The Perfect Democrat?
How to win in Oklahoma if you're not a Republican.
Oct 25, 2004, Vol. 10, No. 07 • By BETH HENARY
As Coffee sees it, Coburn wants to cut government waste while still doing things important for his state. For example, he wants to reverse Oklahoma's status as a donor state for transportation dollars and secure federal funding for a major road project in Oklahoma City. He has long wanted to radically transform Medicare and Social Security. Coffee even surmises Oklahoma would receive more federal help if the GOP retained control of the Senate, where Oklahoma's other senator, Jim Inhofe, chairs the Environment and Public Works committee.
The GOP congressman agrees that Oklahoma will benefit from a Senate team that works well with the president. He says Coburn exhibits badly needed leadership on entitlements, while Carson's record is a matter of concern.
"Every vote [Carson has cast] for four years has been a calculation for a run for the U.S. Senate," the congressman said. "You don't really know what he believes. I guess we'll figure it out if he gets to the Senate....My guess is he'll drift to the left."
Coburn's campaign cites instances in which Carson appears to have changed his position, and GOP operatives say his failure to support a budget plan for FY 2005 is evidence of political calculation. At least you know where Coburn stands, they say.
Despite Coburn's verbal blunders, the race has stayed close. Carson, meanwhile, may have overplayed his hand with an ad berating Coburn for not voting to give the Federal Emergency Management Agency more money after tornadoes pummeled Oklahoma in 1999. The Daily Oklahoman, truth-squadding the ad, revealed that Coburn had voted for the FEMA appropriation covering the period of the tornadoes. In a statement clarifying his position, Coburn added, "The agency had a billion-dollar surplus, and the additional money would not have gone to help the victims in Oklahoma."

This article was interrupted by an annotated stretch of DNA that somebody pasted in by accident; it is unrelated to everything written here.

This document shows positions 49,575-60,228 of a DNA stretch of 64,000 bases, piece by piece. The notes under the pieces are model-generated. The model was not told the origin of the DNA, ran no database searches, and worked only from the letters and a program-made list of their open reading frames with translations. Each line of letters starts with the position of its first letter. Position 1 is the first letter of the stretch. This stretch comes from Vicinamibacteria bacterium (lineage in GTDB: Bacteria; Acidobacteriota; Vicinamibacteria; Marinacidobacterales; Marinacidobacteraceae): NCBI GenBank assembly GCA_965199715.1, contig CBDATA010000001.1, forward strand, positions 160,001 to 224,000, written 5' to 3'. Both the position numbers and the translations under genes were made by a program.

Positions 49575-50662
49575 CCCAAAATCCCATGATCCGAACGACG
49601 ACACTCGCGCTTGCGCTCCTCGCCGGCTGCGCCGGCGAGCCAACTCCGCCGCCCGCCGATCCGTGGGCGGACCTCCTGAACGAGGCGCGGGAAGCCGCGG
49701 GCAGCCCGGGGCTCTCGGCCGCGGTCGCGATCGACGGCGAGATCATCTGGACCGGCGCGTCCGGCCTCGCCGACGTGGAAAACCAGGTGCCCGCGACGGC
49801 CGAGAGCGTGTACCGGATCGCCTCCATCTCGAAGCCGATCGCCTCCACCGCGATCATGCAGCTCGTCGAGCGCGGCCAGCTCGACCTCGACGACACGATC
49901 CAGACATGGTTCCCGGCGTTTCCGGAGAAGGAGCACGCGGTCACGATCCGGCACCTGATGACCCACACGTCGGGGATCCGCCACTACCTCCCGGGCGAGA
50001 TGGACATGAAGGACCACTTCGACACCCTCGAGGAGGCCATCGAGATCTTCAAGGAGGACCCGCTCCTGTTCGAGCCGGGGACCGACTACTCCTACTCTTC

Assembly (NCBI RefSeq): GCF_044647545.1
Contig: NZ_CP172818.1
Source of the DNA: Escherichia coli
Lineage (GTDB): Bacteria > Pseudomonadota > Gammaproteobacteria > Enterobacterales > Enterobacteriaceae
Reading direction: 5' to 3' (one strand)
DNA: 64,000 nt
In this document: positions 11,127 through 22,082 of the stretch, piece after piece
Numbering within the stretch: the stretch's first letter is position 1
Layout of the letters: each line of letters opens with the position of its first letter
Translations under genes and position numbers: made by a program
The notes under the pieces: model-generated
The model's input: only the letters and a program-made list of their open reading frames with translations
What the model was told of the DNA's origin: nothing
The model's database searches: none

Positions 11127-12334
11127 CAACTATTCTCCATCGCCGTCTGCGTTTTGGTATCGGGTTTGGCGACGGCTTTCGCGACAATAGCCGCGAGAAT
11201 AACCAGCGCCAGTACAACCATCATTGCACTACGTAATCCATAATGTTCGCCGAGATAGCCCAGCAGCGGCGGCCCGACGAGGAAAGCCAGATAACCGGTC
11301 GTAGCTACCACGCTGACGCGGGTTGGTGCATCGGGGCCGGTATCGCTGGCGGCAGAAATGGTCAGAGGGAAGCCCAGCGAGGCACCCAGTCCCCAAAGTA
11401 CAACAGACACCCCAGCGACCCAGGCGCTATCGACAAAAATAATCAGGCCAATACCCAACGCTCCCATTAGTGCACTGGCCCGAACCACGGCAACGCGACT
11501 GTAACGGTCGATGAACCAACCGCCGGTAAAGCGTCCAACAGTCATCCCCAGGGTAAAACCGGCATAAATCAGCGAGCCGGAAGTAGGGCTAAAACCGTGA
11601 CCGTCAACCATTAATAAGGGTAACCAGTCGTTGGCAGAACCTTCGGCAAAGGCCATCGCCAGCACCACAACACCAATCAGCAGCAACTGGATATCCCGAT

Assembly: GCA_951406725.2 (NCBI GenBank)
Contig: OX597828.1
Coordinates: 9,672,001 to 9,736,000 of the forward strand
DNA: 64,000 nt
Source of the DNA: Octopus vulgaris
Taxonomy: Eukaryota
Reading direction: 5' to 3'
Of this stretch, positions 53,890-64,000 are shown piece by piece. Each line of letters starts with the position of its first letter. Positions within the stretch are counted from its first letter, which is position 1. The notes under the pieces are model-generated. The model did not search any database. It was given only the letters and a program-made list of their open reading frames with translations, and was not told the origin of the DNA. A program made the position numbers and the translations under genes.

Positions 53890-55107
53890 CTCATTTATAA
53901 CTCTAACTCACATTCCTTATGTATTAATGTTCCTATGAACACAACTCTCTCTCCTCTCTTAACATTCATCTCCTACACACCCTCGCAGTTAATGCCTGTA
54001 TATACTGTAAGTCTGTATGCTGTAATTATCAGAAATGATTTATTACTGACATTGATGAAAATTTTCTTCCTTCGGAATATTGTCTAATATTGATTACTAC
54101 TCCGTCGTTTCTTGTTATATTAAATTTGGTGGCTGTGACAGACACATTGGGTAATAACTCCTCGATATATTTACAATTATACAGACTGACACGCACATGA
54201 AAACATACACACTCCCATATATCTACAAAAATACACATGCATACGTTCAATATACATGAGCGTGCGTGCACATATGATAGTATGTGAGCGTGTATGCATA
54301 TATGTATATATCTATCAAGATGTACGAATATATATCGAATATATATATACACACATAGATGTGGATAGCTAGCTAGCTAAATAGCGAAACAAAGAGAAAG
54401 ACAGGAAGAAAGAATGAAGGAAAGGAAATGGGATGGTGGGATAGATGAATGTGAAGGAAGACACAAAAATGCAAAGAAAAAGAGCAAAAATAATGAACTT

Carson rejects the liberal label, and it is politically important for him that it not stick. He opposes Democratic presidential candidate John Kerry's proposal to raise taxes on the top 2 percent of income earners, which he says would hurt small businesses. He says grandstanding against President Bush's judicial nominees is not the way to fix a confirmation system that has been abused from both sides of the aisle.
"If we don't like who [the president] is appointing, we should beat [the president]," Carson said, calling the withdrawal of Miguel Estrada, a Bush nominee to the D.C. Circuit who met unyielding Democratic opposition, a tragedy of the process.
A Congressional Quarterly analysis finds Carson has voted with his fellow Democrats about 75 percent of the time, and with President Bush 50 percent of the time. In 2002, Carson's American Conservative Union score was 40--which was 20 points higher than John Kerry's.
Oklahoma hasn't had a Democratic senator since David Boren retired in 1994. It did elect a Democratic governor in 2002, but Brad Henry won largely thanks to a strong third-party candidate who peeled away votes from the Republican. The other four members of the state's congressional delegation are Republicans.
In his 2002 WEEKLY STANDARD article, Carson argued that the Democrats had become the party of elites and minorities, and had forgotten regular folks like the people of Oklahoma. But he seemed to exempt himself from the charge. "There are exceptions, of course," he wrote--perhaps foreshadowing the Democrats' hopes for him on November 2.
Beth Henary is a writer living in Austin, Texas.